• Project status meetings
• Project kick-off and orientation
• Meeting documentation – agendas, minutes
• Project team roster and contact information
• Project document repository identification and management

At a minimum, three of these communication vehicles are required: status reporting, status meetings, and a document repository.
Since project stakeholders cannot gauge the progress of a project by observation alone, they depend on regular feedback from the project team to know if a project is going well — and if not, why. The Project Manager typically prepares a weekly project status report that is distributed and reviewed by project stakeholders. The status report is intended to provide an overview of the status of major project deliverables that can influence the project’s success.

The project status report often includes the following information:
• General project status
• Accomplishments for the reporting period
• Planned activities for the next period
• Major deliverables/milestones completed
• Major deliverables/milestones in progress
• Issues requiring management attention
• Change requests
• Major project risks
• Major project dependencies
The Project Manager schedules and facilitates regular project status meetings with the project team and project stakeholders. The meeting is not only a tool to track the progress of the project against the plan, but is also used by the project manager to quickly resolve issues or make changes to ensure that deliverables will be successfully completed.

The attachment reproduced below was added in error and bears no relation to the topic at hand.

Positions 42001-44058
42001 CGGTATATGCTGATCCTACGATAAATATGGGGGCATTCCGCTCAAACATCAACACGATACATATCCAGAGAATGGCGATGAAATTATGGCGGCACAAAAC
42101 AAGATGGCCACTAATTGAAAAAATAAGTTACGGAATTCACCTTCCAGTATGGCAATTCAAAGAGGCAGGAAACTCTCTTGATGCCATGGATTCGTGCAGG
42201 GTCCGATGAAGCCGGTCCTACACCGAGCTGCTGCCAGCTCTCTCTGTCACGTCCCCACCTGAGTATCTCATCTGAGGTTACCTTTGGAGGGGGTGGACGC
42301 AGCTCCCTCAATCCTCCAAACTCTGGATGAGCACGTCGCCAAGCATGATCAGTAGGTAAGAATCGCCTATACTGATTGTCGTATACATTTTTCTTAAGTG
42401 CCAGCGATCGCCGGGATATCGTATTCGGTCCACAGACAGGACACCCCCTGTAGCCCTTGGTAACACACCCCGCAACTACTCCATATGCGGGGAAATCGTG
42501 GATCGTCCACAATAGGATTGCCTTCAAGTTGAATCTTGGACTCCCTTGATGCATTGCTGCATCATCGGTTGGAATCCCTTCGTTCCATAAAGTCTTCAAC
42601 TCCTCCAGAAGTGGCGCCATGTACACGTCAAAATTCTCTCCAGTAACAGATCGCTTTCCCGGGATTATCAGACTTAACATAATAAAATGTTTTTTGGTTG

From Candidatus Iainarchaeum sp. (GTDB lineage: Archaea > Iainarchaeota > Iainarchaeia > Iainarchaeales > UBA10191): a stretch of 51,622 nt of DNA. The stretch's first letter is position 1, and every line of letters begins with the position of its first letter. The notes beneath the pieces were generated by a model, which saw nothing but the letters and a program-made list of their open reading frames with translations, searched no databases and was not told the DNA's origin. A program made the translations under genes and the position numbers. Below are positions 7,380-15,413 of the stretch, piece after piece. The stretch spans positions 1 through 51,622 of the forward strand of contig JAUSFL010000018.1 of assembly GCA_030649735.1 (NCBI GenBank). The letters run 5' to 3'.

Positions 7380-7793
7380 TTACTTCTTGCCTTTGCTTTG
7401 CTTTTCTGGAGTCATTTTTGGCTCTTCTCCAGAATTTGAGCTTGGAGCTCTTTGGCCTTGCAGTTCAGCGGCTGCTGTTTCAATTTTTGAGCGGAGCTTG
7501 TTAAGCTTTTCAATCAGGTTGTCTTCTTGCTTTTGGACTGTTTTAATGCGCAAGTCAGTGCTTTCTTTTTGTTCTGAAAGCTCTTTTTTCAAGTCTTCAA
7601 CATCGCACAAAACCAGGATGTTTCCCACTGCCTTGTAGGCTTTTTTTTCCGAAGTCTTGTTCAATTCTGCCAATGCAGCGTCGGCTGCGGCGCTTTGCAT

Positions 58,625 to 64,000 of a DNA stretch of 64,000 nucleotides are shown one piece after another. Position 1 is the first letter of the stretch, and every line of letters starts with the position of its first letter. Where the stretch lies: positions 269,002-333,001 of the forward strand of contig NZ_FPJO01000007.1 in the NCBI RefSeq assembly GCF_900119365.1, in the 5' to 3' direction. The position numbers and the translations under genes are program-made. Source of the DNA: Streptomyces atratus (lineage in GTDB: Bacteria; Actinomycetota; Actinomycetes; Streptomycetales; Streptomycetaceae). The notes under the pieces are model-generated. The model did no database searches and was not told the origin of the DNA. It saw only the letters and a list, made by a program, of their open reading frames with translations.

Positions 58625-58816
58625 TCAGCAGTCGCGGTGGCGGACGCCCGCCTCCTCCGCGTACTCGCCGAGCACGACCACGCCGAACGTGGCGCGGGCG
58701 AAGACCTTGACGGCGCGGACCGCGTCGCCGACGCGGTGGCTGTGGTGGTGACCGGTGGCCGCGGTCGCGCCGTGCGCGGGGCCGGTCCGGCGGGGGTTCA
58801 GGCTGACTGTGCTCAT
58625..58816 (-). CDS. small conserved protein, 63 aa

The project status meeting agenda often includes:
• General project status
• Accomplishments for the reporting period
• Planned activities for the next period
• Major deliverables/milestones completed
• Major deliverables/milestones in progress
• Review of issues
• Issues requiring management attention
• Change requests
• Major project risks
• Review of the project plan
• Implementation of corrective actions
Projects are collaborative efforts that can often generate large quantities of documentation throughout the project life cycle. Having a centralized place for collaboration and document sharing is important. Most projects managed by a Sirius project manager include a client engagement portal (CEP) that provides a single, easy access point and central repository where the client can access current or archived information regarding their project anytime and anywhere. The portal provides important statistics on the status or the project schedule, tasks, budget, and any other unique client information. Additional functionality that is provided through the portal includes:
• Team member listings, roles, and contact information
• Project documents
• Risk list
• Action items
• Team calendar
• Discussion boards
• Budget management
• Client satisfaction forms
• Project plan
• Special announcements

Utilization of these simple tools and techniques by an experienced Project Manager will ensure quality, on-time and on-budget service delivery of your important projects.